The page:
3 Ways to Future-Proof Your UX

By Kevin P. Nichols, Donald Chesnut

Future-proofing your UX (user experience) means you create a system to keep your experience relevant. In today’s world, future-proofing is increasingly important because new technologies emerge every year, and what was relevant yesterday is not always relevant today.

There are a few things you can do to ensure your experience is relevant and able to propagate new channels and technologies:

  • Build a closed-loop UX strategy. A closed-loop UX strategy means that managing your experience is an ongoing process and not a project with a beginning and an end. Within this process you discover, define, design, build, launch, test, and optimize.

    Testing means you evaluate your existing experience with analytics and user testing. The results you glean from user testing inform future-state decisions. If you find you need to change your experience, you kick off a truncated version of the process.

    You should look at analytics as often as every quarter. At a minimum, you should examine your analytics semi-annually.

  • Build extensible experiences with templates and modules. Create templates that standardize your experience and use these when publishing your UX.

    • A modular approach can enable you to do more than reuse content (using content in multiple templates); it can also populate different channels with different content.

    • An extensible approach means you think about what types of content you need for different channels. A desktop website might require longer content, a mobile site shorter content, and a tablet website a mix between the two.

      Build templates and modules to facilitate this requirement. For example, a product detail template may have a long product description for a desktop website that lists several benefits of the product.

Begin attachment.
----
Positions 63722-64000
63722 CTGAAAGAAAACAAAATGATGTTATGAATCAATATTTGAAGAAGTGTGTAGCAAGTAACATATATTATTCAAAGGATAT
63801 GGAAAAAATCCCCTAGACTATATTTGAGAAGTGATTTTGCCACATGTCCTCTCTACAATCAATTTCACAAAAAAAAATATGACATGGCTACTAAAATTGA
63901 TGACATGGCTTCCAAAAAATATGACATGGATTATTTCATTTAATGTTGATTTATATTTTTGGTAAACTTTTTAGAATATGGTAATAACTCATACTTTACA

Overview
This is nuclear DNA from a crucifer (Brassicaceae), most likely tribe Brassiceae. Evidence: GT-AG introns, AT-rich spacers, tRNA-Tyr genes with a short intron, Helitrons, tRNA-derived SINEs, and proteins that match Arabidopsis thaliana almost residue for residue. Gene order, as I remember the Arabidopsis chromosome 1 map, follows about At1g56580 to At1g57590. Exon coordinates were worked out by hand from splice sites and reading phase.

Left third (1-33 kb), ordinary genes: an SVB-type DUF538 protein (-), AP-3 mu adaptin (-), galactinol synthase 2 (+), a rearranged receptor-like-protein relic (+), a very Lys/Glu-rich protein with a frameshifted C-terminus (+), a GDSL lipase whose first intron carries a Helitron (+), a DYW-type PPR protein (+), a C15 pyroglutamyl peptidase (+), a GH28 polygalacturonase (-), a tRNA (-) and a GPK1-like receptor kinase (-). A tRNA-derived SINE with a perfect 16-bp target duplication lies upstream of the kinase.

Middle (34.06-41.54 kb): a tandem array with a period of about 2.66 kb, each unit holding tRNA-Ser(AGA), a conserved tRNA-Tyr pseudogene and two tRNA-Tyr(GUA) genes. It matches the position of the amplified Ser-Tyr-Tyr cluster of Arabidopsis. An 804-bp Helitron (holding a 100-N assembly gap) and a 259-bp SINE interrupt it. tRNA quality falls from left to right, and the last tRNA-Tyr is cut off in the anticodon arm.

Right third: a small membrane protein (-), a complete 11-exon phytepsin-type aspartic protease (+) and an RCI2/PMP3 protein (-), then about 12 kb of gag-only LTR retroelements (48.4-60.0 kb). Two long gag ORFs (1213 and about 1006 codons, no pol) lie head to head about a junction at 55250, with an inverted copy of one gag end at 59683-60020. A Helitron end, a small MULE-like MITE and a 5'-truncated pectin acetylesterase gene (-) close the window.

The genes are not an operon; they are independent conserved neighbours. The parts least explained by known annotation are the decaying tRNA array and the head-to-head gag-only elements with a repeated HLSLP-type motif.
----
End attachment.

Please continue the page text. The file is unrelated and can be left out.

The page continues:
In contrast, a mobile site might contain a short description with just a few key benefits — “snackable” content that is more appropriate for a mobile experience. In this instance, one template and modules can control the longer and shorter content.

  • Use standardized code and taxonomies. Standardized and universal language, such as HTML, can ensure your experience has consistent qualities across multiple platforms. In addition, HTML and CSS are technologies that are core to web-based experiences, so they are not going anywhere in the near future.

    Ensure you validate your code with W3C standards so that it does not have issues of readability and accessibility. Also, standardized taxonomies can control vocabulary and ensure that your experience can be published across multiple channels.

You don’t have to be afraid of the future of technology or build a new experience every year or so. Planning carefully and setting up your experience to evolve can save you money, keep you competitive, and make it easier for you to respond to emerging technology advances in the future.